“Apart from fish in the river, Pa Bung-Pa Tham is like a food pantry or a supermarket for people of the Songkhram river basin. In bamboo shoot season, they eat bamboo shoots. In insect season, they eat insects. In fish season, they eat fish. That’s community economy,” added Ormbun Thipsuna, president of Network of Council of Mekong River Community in Seven Northeastern Provinces.

Moreover, preserved fish is like saving money for the locals. In the past, when there were more than enough Pla-Ra, people would sail along the river to barter with other villages. Today, in the age of money, each house makes Pla-Ra for self-consumption and sells the rest. Each village have their own regular patrons who share the same preference in flavor.

“I used to sell enough Pla-Ra to send my kids to school. Each year, repeat customers from other regions of Thailand would visit. If I were to raise my kids and send them to school in today’s fishing conditions, I would never make it,” Sa-ngiam, a mother who made Pla-Ra from Songkhram river when fish were plenty, told us while watching her neighbor across the road experiment on how to make Pla-Ra with farmed Tilapias, a possible alternative to the disappearing Nam Songkhram fish.

The existence and transformation of Pla-Som and Pla-Ra Sri Songkhram are inseparably linked to food security of households along the Songkhram river basin and domestic economy; thus, making it a likely crucial determinant for the sustainability of the Songkhram river basin management, a major task for the Thai government to carry on after the area is designated as a Ramsar Site. 

(Photo : GreenNews / Jamon Sonpednarin)

Alternative Answer

“There are problems with Thai carps. We have to import them from the central region to manufacture Pla-Som,” stated the Nakhon Phanom office of fisheries, the authority in charge of this issue, while speaking on the progress and solutions they had come up with. An example of which is caged fish farming.

“The prominent feature of the Songkhram river is that it is the only main water source in Isan that has no dam construction. Thus it should be well protected at all costs,” Dr.Chavalit suggested. 

“If there is to be a development project in the Ramsar site area, it should never impact its ecosystem in any manner. If the project is necessary, there must be Environmental Impact Assessment and mitigation measures put in place first,” advised Dr.Raweewan Phuridet, former secretary-general of the Natural Resources and Environmental Policy and Planning department, who was in office when the Lower Songkhram River Basin was in the process of becoming a Ramsar Site.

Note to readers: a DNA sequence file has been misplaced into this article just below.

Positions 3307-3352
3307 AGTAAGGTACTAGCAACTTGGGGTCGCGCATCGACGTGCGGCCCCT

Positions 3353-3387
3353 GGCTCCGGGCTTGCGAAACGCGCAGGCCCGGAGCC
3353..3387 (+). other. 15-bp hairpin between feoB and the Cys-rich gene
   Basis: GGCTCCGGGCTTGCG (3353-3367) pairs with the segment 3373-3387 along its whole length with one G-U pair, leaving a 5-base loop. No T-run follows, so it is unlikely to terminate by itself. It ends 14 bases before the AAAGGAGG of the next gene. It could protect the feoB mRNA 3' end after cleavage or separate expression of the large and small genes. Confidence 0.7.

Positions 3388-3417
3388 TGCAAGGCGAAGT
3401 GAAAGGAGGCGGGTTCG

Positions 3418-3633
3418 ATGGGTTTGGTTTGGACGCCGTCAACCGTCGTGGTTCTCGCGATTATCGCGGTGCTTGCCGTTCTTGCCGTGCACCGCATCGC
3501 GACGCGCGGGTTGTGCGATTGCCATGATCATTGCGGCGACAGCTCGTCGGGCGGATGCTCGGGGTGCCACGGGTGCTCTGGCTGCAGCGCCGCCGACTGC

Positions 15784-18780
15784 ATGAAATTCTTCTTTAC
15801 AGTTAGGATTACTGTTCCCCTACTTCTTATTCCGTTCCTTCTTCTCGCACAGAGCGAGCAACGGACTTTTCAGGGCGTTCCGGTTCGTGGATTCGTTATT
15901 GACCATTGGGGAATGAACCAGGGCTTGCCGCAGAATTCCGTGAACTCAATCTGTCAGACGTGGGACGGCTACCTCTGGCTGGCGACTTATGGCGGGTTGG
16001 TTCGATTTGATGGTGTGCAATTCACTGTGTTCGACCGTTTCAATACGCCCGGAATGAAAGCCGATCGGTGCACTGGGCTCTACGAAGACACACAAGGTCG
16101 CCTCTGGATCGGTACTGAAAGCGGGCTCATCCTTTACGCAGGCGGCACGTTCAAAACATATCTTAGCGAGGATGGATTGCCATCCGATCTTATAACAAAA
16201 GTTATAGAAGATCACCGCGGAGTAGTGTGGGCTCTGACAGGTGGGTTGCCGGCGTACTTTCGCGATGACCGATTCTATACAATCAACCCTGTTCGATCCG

Another suggestion involved the setting up of a fish conservation area in each community along the river where local fish are released, and a mutual agreement made in the community to not fish so it becomes a nursery.

This can very likely become a potential solution in sustainably protecting and increasing fish variety. Today, a prototype is being developed at Baan Tha-Bo and Sri Songkhram Temple, where a part of the river is designated as a conservation area .

“ As the Songkhram river basin is an open water ecosystem, there might not be an ecological feature for tourism like Bueng Khong Long, Bueng Kan, which has become a birding site, but an interesting aspect of the Songkhram River is that it could become a route for eco-cultural tourism,” remarked Yanyong Sricharoen, manager of Management of Wetlands in the Lower Songkhram River Basin Project, WWF Thailand.

“Eco-cultural tourism definitely has its market. Tourists today desire to experience the ‘glocal’ ways of life. For example, how preserved fish of the Songkhram river can be traditionally prepared or even ways on how it can be developed into fusion food, etc..”

“Craving the original taste has become a novelty for many today. We cook original Pla-Ra dishes like Kaeng Om (Isan style herb soup) and Jaew Bong (chilli paste), and we also cook fusion dishes, for example, by frying Jaew Bong that has a sauce-like consistency with spaghetti noodles which we than call Pla-Ra spaghetti,” said Sutthiphong Suriya , a man from Baan Tha Khilek who left home to explore local cuisine abroad.

On his return, Sutthiphon pioneered tourism in his hometown by establishing “Bueng Kan Living Community Museum,” a new tourist attraction based on the belief that culture is alive, ever-changing, and can help feed families!

Reporting for this story was supported by Internews’s Earth Journalism Network